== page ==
Adam Bucci is a first year law student at Osgoode Hall taking the “Legal Values: Challenges in Intellectual Property” course.
I would like to address the impact that open source software has had on our intellectual property regime. In this post, I will: (i) outline some strong claims for significantly diluting – if not wholly disregarding – property rights in order to facilitate the prosperity of the open source revolution; and (ii) highlight some of the significant dangers for open source projects that would result from watering down IP rights.
The Anti-Property Argument
The Free Software Foundation, an organization devoted to developing and disseminating software code freely, was established in 1983. Its founder, Richard Stallman harbours strong views for disregarding a big chunk of property rights in computer software. In a bold manner, he states:
“The idea that the proprietary software social system… is unsocial, that it is unethical, that it is simply wrong may come as a surprise to some people. But what else can we say about a system based on dividing the public and keeping users helpless?” (Stallman, 1999, “The GNU Operating System and the Free Software Movement” in Open Sources: Voices from the Open Source Revolution.)
Scholar Pamela Samuelson shares a similar view as she takes issue with software companies’ practice of implementing and enforcing “shrinkwrap” agreements, which essentially bind users to a body of non-negotiated terms upon opening the product package, or installing the software. Samuelson argues that this system propagates the property rights of software companies through the unconscionable enforcement of unfair agreements (Samuelson, “Legally Speaking: Does Information Really Want to be Licensed?” http://people.ischool.berkeley.edu/~pam/papers/acm_2B.html.)
To be sure, the general philosophy behind these anti-property views can be fairly persuasive. Various studies suggest that not only are open source initiatives more functionally efficient than their proprietary counterparts (Benkler, 2002, “Coase’s Penguin…”), but they can also be more secure (Payne, 2002, “On the Security of Open Source Software”). Most importantly, scholar Anthony Clapes points to a study that indicates that adopting new technology has a much greater potential to benefit society as a whole than individuals or corporations who are actually responsible for the innovation (Clapes, 1993, Softwars, pp. 69-70). The argument follows, then, that society should not enforce those property rights that inhibit the free use of source code. However, it seems that proponents of an anti-property regime do not give full consideration to the basic aspects of open source software that rely on property rights.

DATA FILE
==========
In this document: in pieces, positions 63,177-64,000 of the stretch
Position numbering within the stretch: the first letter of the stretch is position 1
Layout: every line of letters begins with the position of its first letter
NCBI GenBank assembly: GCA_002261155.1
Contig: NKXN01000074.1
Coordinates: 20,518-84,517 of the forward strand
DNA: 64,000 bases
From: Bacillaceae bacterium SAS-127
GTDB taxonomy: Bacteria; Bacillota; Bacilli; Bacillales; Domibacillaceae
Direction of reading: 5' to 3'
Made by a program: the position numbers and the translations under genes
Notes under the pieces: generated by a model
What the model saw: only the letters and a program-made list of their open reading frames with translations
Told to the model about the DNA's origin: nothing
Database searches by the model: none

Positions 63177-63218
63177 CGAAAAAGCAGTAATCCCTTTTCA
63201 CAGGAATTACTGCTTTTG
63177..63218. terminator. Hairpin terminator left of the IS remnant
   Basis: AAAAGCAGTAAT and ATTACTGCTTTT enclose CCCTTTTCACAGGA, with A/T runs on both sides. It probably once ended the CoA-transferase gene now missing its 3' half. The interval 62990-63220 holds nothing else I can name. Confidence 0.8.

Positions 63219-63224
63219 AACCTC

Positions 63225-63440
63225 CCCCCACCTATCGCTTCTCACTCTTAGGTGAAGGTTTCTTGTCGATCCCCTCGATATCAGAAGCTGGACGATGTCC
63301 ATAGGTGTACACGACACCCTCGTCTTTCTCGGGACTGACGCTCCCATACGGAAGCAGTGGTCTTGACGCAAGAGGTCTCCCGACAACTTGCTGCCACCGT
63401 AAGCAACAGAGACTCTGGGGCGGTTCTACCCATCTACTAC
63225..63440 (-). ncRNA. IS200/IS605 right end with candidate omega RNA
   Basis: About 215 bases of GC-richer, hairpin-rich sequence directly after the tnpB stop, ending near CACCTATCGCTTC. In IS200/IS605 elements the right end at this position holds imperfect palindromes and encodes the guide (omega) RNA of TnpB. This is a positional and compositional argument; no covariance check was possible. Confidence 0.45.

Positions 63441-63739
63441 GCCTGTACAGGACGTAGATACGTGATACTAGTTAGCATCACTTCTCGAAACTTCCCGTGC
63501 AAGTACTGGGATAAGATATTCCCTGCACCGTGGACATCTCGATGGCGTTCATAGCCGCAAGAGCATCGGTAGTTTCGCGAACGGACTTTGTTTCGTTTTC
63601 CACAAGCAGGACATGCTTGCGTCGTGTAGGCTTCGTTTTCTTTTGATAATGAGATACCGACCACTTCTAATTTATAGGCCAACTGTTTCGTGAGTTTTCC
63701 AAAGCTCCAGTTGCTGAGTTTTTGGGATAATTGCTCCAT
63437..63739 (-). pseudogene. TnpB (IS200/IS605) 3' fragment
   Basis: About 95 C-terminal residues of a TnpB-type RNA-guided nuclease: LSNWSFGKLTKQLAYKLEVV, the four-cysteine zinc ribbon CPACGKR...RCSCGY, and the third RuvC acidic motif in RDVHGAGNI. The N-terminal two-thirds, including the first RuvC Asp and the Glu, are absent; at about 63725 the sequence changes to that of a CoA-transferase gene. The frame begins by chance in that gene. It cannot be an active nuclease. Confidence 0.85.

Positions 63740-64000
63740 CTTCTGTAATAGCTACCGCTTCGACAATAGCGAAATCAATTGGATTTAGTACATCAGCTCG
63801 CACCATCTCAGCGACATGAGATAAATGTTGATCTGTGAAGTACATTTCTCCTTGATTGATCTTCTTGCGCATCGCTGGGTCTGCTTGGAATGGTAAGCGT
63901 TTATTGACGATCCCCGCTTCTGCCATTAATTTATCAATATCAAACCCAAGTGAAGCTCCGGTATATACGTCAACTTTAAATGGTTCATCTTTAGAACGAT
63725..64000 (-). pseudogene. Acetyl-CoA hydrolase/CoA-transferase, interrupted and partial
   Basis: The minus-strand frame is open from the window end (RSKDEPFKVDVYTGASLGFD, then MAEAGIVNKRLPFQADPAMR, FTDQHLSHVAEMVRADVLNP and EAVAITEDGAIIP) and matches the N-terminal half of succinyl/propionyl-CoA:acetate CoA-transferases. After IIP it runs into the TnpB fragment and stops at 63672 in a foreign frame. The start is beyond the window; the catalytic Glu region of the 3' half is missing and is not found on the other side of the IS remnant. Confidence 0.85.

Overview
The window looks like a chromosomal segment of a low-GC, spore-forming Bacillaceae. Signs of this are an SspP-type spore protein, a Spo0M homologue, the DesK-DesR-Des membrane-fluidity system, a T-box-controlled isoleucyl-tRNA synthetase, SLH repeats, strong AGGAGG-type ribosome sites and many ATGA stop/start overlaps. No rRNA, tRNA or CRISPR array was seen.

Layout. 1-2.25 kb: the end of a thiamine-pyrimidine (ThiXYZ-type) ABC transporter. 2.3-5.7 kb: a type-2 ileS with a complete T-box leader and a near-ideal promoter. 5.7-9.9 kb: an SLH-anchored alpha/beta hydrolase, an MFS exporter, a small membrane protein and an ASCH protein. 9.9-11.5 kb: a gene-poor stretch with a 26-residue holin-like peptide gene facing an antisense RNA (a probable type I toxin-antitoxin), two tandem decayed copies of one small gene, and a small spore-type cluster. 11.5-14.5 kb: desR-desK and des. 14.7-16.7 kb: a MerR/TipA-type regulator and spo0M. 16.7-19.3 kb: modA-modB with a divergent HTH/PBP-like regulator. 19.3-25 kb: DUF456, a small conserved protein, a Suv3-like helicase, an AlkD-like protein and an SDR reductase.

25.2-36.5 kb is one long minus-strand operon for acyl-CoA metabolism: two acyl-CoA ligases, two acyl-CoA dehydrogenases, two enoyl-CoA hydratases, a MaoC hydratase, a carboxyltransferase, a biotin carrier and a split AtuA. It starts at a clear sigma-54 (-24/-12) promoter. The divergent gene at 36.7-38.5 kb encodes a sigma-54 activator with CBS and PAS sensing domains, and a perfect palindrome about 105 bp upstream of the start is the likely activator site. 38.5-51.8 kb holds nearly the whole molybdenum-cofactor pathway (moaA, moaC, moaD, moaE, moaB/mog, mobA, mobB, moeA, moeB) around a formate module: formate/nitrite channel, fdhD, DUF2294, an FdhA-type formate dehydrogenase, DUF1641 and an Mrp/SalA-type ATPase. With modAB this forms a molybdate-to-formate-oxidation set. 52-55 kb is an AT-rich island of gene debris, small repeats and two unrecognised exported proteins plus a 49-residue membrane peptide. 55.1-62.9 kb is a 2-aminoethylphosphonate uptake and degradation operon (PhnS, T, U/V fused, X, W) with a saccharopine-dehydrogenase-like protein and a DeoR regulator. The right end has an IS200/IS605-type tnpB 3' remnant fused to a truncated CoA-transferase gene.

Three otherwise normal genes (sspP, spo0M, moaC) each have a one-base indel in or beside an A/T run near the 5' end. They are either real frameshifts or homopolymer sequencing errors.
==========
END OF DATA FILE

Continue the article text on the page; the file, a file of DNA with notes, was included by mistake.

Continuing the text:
Property Rights are Required for Open Source
My basic thrust in this post can be summarized in the following quote from the Debian organization, a major group of open source developers: “To stay free, software must be copyrighted and licensed.” (Debian GNU/Linux, “What Does Free Mean?…” http://www.debian.org/intro/free). Stated simply, in order for open source initiatives to even exist, a fairly substantive proportion of property rights must be retained.
The fundamental philosophy behind open source is that it is “free”, but, as Richard Stallman states: “Think ‘free speech’, not ‘free beer'” (Gomulkiewicz, 1999, “How Copyleft Uses License Rights…” p. 183). The crux of the open source revolution is to freely distribute the source code for software, allow contributors to analyze the code, modify it, and redistribute it on the same terms. In order to ensure the fulfilment of these objectives, consumers must guarantee the vendors that those will be terms of their use. Therefore, as stated by Microsoft licensing official, Robert Gomulkiewicz, “[w]ithout licensing, the open source software development model would be nothing more than an honour system” (Gomulkiewicz, 1999, p. 186).
Consequently, “shrinkwrap” licenses are necessary in order for open source projects to function. By virtue of the fact that open source is defined by several inflexible goals, a “take-it-or-leave-it” mentality is embedded in the major open source licenses (e.g., the GNU General Public License at http://www.physionet.org/challenge/2004/cantini-src/COPYING.pdf). The proliferation of these types of online contracts is the goal of the proposed Uniform Computer Information Transactions Act (“UCITA”). I hope that this brief analysis has provided the reader with some persuasive reasons for why the U.S. should pass the UCITA.
In conclusion, proponents of open source software certainly have sound arguments when it comes to its efficiency, security, and social benefit. However, there is a danger in completely breaking down the barriers imposed by our intellectual property regime. Property rights are necessary both in order to ensure the continued existence of open source software, and hence, to secure the benefits that come with this technological innovation.